Night is one of the more pleasant times in the East Texas fields and forests during late spring and early summer. Night outings not only reveal interesting animals and birds, but also the “music of the night.”
In a few days one of the loudest birds in the East Texas night will begin singing. Called Chuck-will’s-widow, this big-mouthed night-flying bird has a distinct snapping or chucking sound as the first syllable of their three-part song. To me it sounds like “Chuck! Will! Will!” or “Snap! Wheedle! Woo!” To hear click this link to Chuck-will’s-widow call, then scroll down to the “calls” recording. Chuck-will calls are often mistaken for their relative, the Whip-poor-will, but the two actually sound nothing alike. To hear the difference click this link Whip-poor-will call and go to “calls.” Both recordings are on the Cornell Lab of Ornithology web site.
Once a Chuck-will blurts out one call, personal fulfillment apparently demands that it repeat it, over and over and over and over, sometimes for as long as an hour without pause or laryngitis. At close range, and ounce for ounce, these 9 to 11-inch birds belt out a call that can only be described as bone-jarringly loud. Most of the time I hear them at a distance so their call is a pleasant accompaniment to other night sounds. Chuck-will’s-widows generally sing in the evening and morning, but when the moon is full, they may vocalize through the entire night.
The Chuck-will’s-widow, like the Whip-poor-will (which also migrates through East Texas) is in the Goatsucker family, members which includes Poor-wills and nighthawks. A relative of the Whip-poor-will called the European nightjar, has the mythical reputation of sneaking up on unsuspecting goats and drinking their milk.
All wills and widows are leaf-brown and camouflaged so well that an observer within only a few feet may not see them. Perching length-wise on branches rather than cross-wise like most other birds makes them very hard to spot.
Whip-poor-wills and Chuck-wills are night flyers, with rounded wing tips. They fly like they barely passed flight training and are still practicing. Resembling a giant brown moth flitting erratically through the evening sky, they swerve and weave, scooping up flying insects. Their gaping mouth, fringed with stiff hairs, helps them scoop up flying insects, and is so wide they can even scoop up June bugs, grasshoppers, and large moths, as well as smaller fare such as mosquitoes and gnats. Some bird experts say they occasionally eat bats.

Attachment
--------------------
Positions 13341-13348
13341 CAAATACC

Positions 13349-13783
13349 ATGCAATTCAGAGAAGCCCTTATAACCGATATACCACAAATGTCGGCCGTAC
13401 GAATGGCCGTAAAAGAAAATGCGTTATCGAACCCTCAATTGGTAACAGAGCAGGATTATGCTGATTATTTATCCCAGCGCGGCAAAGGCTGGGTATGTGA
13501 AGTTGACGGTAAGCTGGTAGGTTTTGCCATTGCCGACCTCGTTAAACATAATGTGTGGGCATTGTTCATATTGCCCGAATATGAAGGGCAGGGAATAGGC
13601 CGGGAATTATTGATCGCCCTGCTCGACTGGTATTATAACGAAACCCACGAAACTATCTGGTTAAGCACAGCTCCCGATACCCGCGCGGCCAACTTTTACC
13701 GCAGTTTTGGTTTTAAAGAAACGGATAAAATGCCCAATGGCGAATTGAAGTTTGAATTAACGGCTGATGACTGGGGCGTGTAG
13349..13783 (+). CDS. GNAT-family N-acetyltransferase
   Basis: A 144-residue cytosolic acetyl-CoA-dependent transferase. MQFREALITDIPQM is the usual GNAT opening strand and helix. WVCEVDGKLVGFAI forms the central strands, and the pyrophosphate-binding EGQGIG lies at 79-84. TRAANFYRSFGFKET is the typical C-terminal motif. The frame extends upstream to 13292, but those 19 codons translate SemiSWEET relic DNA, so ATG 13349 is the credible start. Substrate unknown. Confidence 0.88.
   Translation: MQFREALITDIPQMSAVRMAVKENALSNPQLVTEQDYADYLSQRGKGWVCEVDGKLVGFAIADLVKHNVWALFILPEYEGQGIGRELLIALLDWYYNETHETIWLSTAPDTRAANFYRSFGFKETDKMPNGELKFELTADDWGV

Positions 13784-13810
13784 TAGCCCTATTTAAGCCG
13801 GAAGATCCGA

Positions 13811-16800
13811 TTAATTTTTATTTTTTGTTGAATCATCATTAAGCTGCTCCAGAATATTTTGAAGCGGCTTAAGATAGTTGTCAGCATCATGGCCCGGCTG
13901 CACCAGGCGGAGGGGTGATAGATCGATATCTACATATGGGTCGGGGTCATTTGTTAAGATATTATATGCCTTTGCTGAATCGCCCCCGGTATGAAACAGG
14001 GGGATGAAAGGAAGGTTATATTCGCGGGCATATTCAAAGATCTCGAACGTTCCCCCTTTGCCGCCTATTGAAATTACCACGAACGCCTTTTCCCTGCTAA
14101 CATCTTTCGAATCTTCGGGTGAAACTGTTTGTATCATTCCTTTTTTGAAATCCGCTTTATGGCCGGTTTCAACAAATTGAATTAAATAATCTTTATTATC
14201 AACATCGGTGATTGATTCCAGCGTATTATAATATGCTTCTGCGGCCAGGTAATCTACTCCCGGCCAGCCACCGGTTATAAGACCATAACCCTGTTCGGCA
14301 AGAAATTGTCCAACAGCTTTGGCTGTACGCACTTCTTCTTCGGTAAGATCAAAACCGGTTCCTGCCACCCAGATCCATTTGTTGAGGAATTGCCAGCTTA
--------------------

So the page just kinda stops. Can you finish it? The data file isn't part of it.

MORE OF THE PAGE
Nighthawks, which look similar to wills, are also out at night, often flying around street lights dining on the swarms of insects attracted by the bright illumination. You can tell the difference because nighthawks have narrow, pointed wings with a distinct white marking on them, in contrast to the wills broader, rounded wings.
Whip-poor-wills and Chuck-wills both nest on the ground, laying two eggs marked with brown, yellowish-brown, and purple markings, in deep underbrush on old leaves, pine needles, or decayed wood. When their nest is discovered, they sometimes put on an impressive performance by fluttering around as though they have a broken wing, gasping and flapping to lure predators away from the nest site.
Loud-voiced, bug-eyed, big-mouthed, fuzzy-beaked, nondescript, clumsy-flying, moth-like birds. There’s a description only a mother could love! Nevertheless, these migrants lend a magical quality to our summer nights. Take the time to go outside and listen. Nothing in the woods sounds anything like them, and you’ll add one more great experience to your ventures into East Texas’ fields and forests.
Dr. Risk is a professor emeritus in the College of Forestry and Agriculture at Stephen F. Austin State University in Nacogdoches, Texas. Content © Paul H. Risk, Ph.D. All rights reserved, except where otherwise noted. Click firstname.lastname@example.org to send questions, comments, or request permission for use.